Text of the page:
Once upon a time, a poor man needed a drink. His stocks were down, his job was disappointing, and his girlfriend Mary listened to Nickelback. It was 10am—so bars, and pants, were out of the question. He cracked open his emergency vodka, then scoured his fridge for some mixers. Realizing he spent all his grocery money on the vodka—priorities, people—he took out the one lone bottle he did have: ketchup. Desperate and sober, he squirted the ketchup in the vodka. It tasted like expired soup, but anything is better than Nickelback, right? He chugged his concoction every morning until he got so permanently drunk that he faked a British accent for the rest of his sad life. Bloody stocks. Bloody job. Bloody Mary.
This is how the Bloody Mary was born.
Okay, so this is not at all how the Bloody Mary was born, but I really can’t think of any other reason that someone would willingly mix vodka and tomato juice except when faced with the deadly combination of desperation and Nickelback. A vodka ketchup by any other name is just as gross, so why is it on every single brunch menu in America?
I met up with one of my closest friends over brunch last weekend. She was gabbing all about her new boyfriend when I interrupted her to introduce her to my new boyfriend—and by boyfriend I mean this place’s menu because I have never felt a more true, intimate connection than with this list of egg sandwiches. My god, it was beautiful. The budding romance was abruptly cut short when the waitress showed up for our drink orders. My friend ordered a Bloody Mary, and out of sudden heartbreak and sheer panic, so did I.
The waitress apparently dropped our glasses in dirt before pouring our drinks, or at least that’s what the salt and pepper on the rim looked like. There was a lemon for garnish, and I don’t know if you guys also had little cousins that pulled pranks at family barbecues like pouring lemonade in the ketchup bottle, but trust me- this was not a combination I ever wanted to revisit. I reluctantly took a sip, and for a split-second, I appreciated it. It’s an odd, savory drink that’s supposed to taste somewhat like soup to make you feel Mmm Mmm Good after a night of Mmm Mmm Bad decisions. Right as the hunger and vodka started to work their evil Snape magic on my brain, our food arrived.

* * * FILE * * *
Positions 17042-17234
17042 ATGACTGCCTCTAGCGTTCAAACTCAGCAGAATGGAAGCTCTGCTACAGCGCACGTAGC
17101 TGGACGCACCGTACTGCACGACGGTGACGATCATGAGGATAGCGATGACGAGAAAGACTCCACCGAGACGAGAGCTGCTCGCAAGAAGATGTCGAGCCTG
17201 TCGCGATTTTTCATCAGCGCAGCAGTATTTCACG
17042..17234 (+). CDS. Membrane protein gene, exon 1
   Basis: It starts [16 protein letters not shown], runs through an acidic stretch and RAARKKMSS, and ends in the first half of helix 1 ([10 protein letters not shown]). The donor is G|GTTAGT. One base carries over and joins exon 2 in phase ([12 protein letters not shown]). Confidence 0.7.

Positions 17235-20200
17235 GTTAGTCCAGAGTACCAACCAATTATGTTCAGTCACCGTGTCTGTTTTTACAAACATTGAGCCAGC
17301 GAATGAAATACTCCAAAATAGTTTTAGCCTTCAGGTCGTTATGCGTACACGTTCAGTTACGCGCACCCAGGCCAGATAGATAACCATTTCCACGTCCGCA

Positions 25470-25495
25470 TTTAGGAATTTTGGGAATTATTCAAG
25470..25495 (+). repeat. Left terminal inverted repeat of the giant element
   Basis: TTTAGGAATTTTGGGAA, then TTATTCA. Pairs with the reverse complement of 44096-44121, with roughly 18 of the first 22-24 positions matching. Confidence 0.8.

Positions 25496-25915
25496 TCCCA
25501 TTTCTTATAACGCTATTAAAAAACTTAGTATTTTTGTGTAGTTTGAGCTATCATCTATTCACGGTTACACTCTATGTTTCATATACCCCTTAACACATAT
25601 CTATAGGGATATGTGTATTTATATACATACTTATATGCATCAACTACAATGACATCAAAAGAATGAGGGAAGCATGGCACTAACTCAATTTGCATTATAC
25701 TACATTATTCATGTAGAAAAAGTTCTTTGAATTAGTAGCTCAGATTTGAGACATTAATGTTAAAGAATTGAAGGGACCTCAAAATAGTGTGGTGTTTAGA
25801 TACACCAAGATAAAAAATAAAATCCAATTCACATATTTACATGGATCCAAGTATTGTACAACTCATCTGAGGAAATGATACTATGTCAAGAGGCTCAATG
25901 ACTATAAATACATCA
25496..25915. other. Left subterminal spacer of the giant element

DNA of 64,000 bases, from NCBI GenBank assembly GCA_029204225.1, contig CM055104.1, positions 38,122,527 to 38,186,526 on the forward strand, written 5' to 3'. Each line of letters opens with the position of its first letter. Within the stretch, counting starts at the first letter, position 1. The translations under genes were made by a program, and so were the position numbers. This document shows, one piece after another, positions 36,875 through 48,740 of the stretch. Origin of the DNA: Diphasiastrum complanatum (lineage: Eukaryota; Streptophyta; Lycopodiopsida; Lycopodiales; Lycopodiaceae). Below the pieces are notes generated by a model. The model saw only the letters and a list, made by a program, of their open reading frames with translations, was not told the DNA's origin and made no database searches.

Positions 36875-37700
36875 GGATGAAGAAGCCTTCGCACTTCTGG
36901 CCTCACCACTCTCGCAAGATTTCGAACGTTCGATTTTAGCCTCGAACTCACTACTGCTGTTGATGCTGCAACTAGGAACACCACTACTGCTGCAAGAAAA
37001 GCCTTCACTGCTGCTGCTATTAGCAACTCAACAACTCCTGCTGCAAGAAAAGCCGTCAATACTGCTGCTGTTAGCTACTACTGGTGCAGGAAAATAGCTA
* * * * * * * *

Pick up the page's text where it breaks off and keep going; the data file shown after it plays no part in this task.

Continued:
One bite into my croque-monsieur, and I gained clarity. The grilled ham, the Swiss cheese, the poached egg: I saw the light. I found salvation. I was immersed in the holy trinity of brunch. However, my heavenly breakfast turned my drink into hell. The sandwich’s deep, smoky, satisfying flavors turned the heartiness of the drink into a savory overload. I felt heavy, slow, and in need of something light to balance me out. I ordered a Bud Light, mainly to keep my wallet happy—we’d been fighting ever since I ordered a French delicacy for breakfast and a nauseatingly expensive cocktail that I barely touched. As soon as the golden nectar slid down my throat, I felt complete. The light crispness perfectly complemented the warm depth of the croque-monsieur. The sandwich saved my soul, but the beer brought me back down to earth.
The poorest decisions I have ever made have been direct results of either impressing my friends, recent heartbreak, or extreme hunger. Ordering a vodka ketchup at brunch last weekend involved all three. If I’ve learned one lesson in this life, it’s to not order the drink that’ll get more likes on Instagram—or to treat people with respect, whatever. But really, beer may not be as hot or trendy as a Bloody Mary, but beer will always be there for you, even after the looks start to fade—and isn’t that the one you’d rather wake up next to?